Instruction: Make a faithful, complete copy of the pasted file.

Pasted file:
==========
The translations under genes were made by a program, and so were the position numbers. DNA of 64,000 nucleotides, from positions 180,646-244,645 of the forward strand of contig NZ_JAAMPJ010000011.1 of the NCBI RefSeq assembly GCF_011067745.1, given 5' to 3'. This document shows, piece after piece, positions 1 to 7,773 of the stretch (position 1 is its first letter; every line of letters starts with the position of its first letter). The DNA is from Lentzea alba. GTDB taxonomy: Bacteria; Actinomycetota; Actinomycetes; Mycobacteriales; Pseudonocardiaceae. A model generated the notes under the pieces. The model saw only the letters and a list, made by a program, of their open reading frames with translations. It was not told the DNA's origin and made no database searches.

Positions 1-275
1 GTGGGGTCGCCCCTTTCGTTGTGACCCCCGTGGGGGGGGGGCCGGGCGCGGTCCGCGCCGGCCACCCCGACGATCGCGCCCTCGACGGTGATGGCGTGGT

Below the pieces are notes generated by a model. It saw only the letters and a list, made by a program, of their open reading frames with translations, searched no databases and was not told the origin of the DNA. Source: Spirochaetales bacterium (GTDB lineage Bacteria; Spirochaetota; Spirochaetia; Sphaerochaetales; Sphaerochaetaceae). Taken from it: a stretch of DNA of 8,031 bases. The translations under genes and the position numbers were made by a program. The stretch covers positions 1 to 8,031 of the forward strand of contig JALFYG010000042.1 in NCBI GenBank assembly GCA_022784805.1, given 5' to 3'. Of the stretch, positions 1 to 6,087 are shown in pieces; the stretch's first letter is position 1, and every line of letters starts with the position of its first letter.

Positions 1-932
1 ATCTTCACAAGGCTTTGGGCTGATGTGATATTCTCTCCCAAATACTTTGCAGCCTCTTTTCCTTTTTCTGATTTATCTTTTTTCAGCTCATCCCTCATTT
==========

The translations under genes were made by a program, and so were the position numbers. DNA of 64,000 nucleotides, from positions 180,646-244,645 of the forward strand of contig NZ_JAAMPJ010000011.1 of the NCBI RefSeq assembly GCF_011067745.1, given 5' to 3'. This document shows, piece after piece, positions 1 to 7,773 of the stretch (position 1 is its first letter; every line of letters starts with the position of its first letter). The DNA is from Lentzea alba. GTDB taxonomy: Bacteria; Actinomycetota; Actinomycetes; Mycobacteriales; Pseudonocardiaceae. A model generated the notes under the pieces. The model saw only the letters and a list, made by a program, of their open reading frames with translations. It was not told the DNA's origin and made no database searches.

Positions 1-275
1 GTGGGGTCGCCCCTTTCGTTGTGACCCCCGTGGGGGGGGGGCCGGGCGCGGTCCGCGCCGGCCACCCCGACGATCGCGCCCTCGACGGTGATGGCGTGGT

Below the pieces are notes generated by a model. It saw only the letters and a list, made by a program, of their open reading frames with translations, searched no databases and was not told the origin of the DNA. Source: Spirochaetales bacterium (GTDB lineage Bacteria; Spirochaetota; Spirochaetia; Sphaerochaetales; Sphaerochaetaceae). Taken from it: a stretch of DNA of 8,031 bases. The translations under genes and the position numbers were made by a program. The stretch covers positions 1 to 8,031 of the forward strand of contig JALFYG010000042.1 in NCBI GenBank assembly GCA_022784805.1, given 5' to 3'. Of the stretch, positions 1 to 6,087 are shown in pieces; the stretch's first letter is position 1, and every line of letters starts with the position of its first letter.

Positions 1-932
1 ATCTTCACAAGGCTTTGGGCTGATGTGATATTCTCTCCCAAATACTTTGCAGCCTCTTTTCCTTTTTCTGATTTATCTTTTTTCAGCTCATCCCTCATTT